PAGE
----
Safe and secure storage
Always ensure that all devices in your home containing PHI are inaccessible to others. Either store medical records and other documents containing PHI in a lockable file cabinet or use an encrypted and HIPAA-compliant cloud storage to store sensitive digital files. Keep passwords in a centrally managed location with a firewall for added security.
Implement proper disposal of paper PHI
Following HIPAA’s guidelines on document disposal is a must, especially for paper-based records. Dumping patient records containing PHI in trash bins as is can subject both staff and entity to a severe HIPAA violation. Note that HIPAA requires covered entities to dispose of PHI in a secure way that prevents recovery or retrieval (i.e., pulping, incineration).
Install alarm systems and burglar bars
Remote employees must protect their devices from robbers or housebreakers. It’s also best to install intelligent door locks, security cameras, and alarm systems for added protection. Setting up burglar bars can also help prevent intruders from accessing your workstation.
Remote Communication: HIPAA-Approved Tools and Encryption
Ensuring that remote employees comply with HIPAA rules can help prevent or minimize data breaches. When working remotely, HIPAA suggests that covered entities and business associates use secure remote access software to store and monitor electronically protected health information or ePHI.
Here are three of the best HIPAA-compliant tools when working from home:
1. Netop Remote Control
Netop Remote Control is a HIPAA-compliant remote access software solution for IT support and management of medical devices. Every employee has a unique ID with strong authentication controls to ensure privacy and security. The software also verifies identities before approving any connection. Moreover, it uses end-to-end 256-bit encryption with controls that record all PHI activities.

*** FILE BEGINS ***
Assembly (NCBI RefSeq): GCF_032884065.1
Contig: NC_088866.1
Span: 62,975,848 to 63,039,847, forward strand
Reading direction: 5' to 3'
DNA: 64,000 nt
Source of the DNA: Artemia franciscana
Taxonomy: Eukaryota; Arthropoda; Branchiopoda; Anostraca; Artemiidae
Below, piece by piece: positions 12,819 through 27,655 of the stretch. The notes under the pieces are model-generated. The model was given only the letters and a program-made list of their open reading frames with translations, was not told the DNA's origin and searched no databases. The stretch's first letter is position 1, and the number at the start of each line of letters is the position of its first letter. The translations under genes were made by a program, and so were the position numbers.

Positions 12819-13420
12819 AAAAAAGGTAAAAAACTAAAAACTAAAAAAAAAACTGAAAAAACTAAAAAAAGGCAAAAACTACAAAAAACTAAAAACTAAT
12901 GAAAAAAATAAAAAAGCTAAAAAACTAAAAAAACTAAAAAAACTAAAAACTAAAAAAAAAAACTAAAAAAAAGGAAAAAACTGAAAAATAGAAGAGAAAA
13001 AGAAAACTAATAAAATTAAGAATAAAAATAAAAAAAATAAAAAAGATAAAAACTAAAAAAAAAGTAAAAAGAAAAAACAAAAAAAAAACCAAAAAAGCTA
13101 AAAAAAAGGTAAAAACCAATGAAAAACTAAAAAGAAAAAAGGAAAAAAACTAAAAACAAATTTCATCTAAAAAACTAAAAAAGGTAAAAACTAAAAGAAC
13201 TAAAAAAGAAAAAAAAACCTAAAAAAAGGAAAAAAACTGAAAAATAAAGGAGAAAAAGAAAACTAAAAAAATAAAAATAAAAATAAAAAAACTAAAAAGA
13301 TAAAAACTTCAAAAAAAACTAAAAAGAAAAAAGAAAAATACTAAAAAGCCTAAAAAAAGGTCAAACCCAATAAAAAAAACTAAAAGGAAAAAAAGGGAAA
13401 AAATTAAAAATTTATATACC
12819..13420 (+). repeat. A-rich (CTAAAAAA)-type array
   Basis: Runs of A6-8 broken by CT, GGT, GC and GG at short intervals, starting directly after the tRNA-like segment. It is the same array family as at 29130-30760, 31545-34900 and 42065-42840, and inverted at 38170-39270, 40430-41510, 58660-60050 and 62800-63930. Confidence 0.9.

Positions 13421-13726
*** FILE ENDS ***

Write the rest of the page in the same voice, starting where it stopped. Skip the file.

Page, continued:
TeamViewer is a remote support solution suitable for large enterprises and organizations. This HIPAA-compliant remote access software supports safe and secure online collaboration. Aside from using AES 256-bit encryption, it has other privacy and security features, such as access controls and 2FA user authentication.
3. LogMeIn Pro
LogMeIn Pro is a reliable remote-access software allowing users to transfer files securely without size restrictions. Remote workers can also access applications and documents even on multi-monitor displays. Additionally, it uses 128-bit encryption with 256-bit AES end-to-end encryption. Host computers and administrators can also monitor sessions and check each employee’s usernames and IP addresses.
Understanding HIPAA Compliance in Remote Work Settings
In today’s day and age, remote working has become the new normal. For many employees in the healthcare industry, working from home is now possible because of telehealth and other advanced technologies that offer flexibility and convenience.
Given these advancements, the need to comply with HIPAA standards to safeguard PHI has become even more crucial. Healthcare staff who work from home must abide by these guidelines to ensure compliance and prevent unintended disclosure of sensitive details that could lead to legal repercussions and hefty fines.